Why Operating a Web Service in Canada Sucks – Part I: AMEX
June 1, 2006
Okay, I admit right off the top that the title of this post is intentionally contentious to get you reading…. I’m busted. It doesn’t really suck to operate a web service in Canada, but there certainly are some limitations and difficulties. One of which I came across earlier after many moons of back and forth with the “other” credit card company, AMEX.
To put some context to this story, I should give you a bit of background on our business. We are based in Canada, but have the majority of our customers in the USA. We try to apply the 80 – 20 rule for everything we do online; in this case we wanted to make paying for our software very easy for 80% of our clientele. Therefore, we decided to only accept payment in US dollars.
As many of you out there know, getting set up to accept credit cards online is hard enough as it is just for Visa and MasterCard. You need to first get an online merchant account which involves a long list of forms that require everything from your credit history to the rights to your first born. After that, you need to decide and get set up with an appropriate payment gateway. In our case we chose VeriSign because of its good reputation and the flexibility of its API. Finally, you have to get your merchant account and your payment gateway talking. Since we are based in Canada, we ended up having to get another account with an intermediary called Global Payment Systems. Please don’t ask why our merchant account couldn’t deal directly with VeriSign in the US, and also please don’t ask how long it took for VeriSign to get setup properly with Global Payment Services. Let’s just say I don’t think they deal with too many Canadian customers.
Okay, so after all the work we put into getting setup to accept Visa and MasterCard in good old-fashioned US dollars and get the money deposited into our US based Canadian bank account, we started getting a number of requests to accept AMEX. I then started the application process with our merchant account to accept AMEX assuming it would just be a matter of adding AMEX onto our account.
Remarkably in my first conversation, I was given an impression that it would be just that simple after filling out a few forms. In a few days I realized it wasn’t going to be that simple. Our merchant account came back asking for our AMEX account number, which of course I didn’t have. After some wrangling I realized the AMEX is a completely different animal than Visa and MasterCard and I would have to go through an entirely different application process: AMEX Canada.
So, I started the process and everything seemed to be going fairly smoothly until I introduced the “dirty” acronym in the AMEX Canada vocabulary: “USD”. Of course no one actually said that they wouldn’t accept USD, they started by saying that the money will be converted to CAD and that they only work with Canadian dollar bank accounts. I thought “that kinda sucks because we will end up getting dinged with the AMEX conversion rates, but it’s worth it to make our customers happy”. However, after about two weeks of getting everything setup just right, I then started the process with our gateway to introduce them to AMEX Canada assuming they would speak the same language.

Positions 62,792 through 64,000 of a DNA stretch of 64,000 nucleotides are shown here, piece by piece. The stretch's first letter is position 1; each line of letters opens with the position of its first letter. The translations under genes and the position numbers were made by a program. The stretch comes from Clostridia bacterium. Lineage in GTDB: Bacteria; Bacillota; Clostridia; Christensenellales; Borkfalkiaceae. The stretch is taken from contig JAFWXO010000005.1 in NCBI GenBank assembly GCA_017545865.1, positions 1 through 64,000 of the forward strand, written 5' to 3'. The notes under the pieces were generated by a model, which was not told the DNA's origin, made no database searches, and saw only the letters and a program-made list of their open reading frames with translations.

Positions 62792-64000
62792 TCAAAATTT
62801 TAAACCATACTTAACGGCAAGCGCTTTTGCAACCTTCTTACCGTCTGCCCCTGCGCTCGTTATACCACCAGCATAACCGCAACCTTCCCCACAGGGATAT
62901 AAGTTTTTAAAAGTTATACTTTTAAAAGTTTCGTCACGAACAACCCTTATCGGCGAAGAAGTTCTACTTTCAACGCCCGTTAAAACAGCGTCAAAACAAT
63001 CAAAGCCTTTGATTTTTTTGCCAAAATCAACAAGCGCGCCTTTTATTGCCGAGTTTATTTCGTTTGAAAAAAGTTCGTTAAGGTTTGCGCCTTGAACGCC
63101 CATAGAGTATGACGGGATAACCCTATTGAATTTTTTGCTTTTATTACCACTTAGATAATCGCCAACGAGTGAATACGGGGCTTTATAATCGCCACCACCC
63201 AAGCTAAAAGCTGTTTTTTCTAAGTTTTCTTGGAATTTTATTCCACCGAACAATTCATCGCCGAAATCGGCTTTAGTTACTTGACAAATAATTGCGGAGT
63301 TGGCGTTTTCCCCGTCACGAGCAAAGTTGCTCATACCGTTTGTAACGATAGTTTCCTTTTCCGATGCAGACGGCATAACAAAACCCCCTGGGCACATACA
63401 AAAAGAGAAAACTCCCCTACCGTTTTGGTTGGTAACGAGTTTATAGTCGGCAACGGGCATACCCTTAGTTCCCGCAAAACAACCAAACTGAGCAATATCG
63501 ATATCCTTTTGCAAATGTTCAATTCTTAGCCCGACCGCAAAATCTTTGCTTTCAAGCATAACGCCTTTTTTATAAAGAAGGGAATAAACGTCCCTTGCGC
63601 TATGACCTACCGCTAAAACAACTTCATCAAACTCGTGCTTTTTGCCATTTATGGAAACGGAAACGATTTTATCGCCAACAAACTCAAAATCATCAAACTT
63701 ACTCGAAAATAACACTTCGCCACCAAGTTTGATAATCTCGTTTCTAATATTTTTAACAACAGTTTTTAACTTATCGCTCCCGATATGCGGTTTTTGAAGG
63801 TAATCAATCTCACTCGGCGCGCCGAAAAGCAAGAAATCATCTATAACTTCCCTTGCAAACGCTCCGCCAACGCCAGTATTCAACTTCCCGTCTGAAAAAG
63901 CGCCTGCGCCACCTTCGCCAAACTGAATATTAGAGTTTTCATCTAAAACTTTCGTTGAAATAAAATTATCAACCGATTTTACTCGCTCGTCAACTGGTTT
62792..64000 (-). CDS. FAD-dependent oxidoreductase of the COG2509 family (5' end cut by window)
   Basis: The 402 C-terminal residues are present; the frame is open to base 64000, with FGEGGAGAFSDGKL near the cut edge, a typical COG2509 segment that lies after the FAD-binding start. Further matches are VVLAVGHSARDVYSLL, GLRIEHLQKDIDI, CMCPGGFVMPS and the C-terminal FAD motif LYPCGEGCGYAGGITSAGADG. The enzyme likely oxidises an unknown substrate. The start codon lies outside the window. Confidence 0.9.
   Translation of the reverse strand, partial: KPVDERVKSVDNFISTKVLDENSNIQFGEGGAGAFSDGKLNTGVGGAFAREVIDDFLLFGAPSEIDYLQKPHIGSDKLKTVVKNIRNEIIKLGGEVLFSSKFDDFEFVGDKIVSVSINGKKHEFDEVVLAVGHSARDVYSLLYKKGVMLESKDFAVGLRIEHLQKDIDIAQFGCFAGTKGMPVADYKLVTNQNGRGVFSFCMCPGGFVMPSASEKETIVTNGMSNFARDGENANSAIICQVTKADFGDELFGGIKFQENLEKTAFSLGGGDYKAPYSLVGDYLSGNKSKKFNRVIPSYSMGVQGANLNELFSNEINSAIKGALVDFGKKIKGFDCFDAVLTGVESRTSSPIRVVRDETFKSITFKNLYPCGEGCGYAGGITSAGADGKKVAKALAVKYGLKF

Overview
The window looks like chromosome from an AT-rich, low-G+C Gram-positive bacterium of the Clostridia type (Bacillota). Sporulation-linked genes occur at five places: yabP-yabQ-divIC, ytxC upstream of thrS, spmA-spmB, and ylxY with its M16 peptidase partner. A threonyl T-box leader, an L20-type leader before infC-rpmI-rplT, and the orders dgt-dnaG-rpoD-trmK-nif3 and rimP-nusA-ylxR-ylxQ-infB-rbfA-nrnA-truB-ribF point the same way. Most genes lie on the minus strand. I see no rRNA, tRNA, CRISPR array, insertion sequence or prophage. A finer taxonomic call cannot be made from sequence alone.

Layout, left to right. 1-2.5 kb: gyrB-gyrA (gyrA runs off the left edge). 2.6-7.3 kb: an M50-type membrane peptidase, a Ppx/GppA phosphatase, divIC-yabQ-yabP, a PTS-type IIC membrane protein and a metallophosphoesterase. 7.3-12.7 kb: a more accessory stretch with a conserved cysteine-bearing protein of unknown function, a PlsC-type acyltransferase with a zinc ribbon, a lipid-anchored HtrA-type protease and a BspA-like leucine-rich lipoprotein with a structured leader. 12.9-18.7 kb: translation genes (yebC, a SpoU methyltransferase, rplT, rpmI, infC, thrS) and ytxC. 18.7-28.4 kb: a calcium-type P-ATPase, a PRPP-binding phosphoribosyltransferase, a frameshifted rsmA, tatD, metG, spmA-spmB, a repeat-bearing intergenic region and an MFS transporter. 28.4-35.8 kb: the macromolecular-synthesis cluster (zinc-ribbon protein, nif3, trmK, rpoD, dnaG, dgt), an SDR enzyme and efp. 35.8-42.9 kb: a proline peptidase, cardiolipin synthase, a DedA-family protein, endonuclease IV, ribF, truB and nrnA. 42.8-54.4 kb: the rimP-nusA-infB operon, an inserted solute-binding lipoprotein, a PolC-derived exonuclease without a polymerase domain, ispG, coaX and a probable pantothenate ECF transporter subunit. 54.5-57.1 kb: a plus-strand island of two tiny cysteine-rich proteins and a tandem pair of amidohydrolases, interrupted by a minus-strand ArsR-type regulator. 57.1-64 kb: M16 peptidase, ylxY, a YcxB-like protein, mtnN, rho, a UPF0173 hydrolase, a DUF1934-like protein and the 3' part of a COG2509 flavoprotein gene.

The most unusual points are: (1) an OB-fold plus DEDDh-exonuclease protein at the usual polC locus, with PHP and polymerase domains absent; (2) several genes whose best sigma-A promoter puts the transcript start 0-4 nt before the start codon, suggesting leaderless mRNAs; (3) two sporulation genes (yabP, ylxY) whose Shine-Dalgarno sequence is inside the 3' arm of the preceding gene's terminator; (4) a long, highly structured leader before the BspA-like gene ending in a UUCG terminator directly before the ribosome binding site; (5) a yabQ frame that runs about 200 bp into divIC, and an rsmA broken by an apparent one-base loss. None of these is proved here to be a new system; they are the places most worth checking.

For some strange reason, I didn’t recall one of my first lessons I learned working as a young engineer in Calgary, never ASSUME anything!
VeriSign insisted that their system will work as long as I could get them some ID number that they needed. AMEX Canada said everything will work and eventually got me the number that they initially thought was not needed. At this point I should have given up, but I thought it would all be worth it, once we are accepting AMEX. I managed to get a small transaction to go through with Kathy’s AMEX card and after a week, AMEX Canada actually came up with the transaction in their online reports. The only kicker was that it was the exact amount I charged except in CAD not USD. I thought maybe it just had to settle before it was converted properly. When it finally settled, sure enough the total converted amount was not in our bank account. After sorting it out with AMEX Canada who initially thought I was disputing the charge and wanted the money back, I eventually talked to THE person who told me beyond a doubt that AMEX Canada does not accept US transactions. It is not just that they convert it to Canadian, they just don’t do USD, period.
To make a long story short, my quest for AMEX was over. Unless I could get approved with AMEX USA, our business could not accept AMEX.
Perhaps when Google expands their payment services, none of us will need Visa, MasterCard or AMEX. Check out what Mathew Ingram had to say in the Globe today about Google’s payment services.
about the author
FreshBooks as the VP of Operations, Levi managed projects at Apex Systems Integrators Inc., where his clients included Canadian Tire, Nestlé and Parmalat. Levi’s long term goals include: never losing the contest to wear shorts to the office for as long as humanly possible, some day growing back his mullet he had in the eighties and getting on the jumbotron at the Raptors game at least once a year.Levi is a professional engineer with a BEng from the University of Victoria. Before co-founding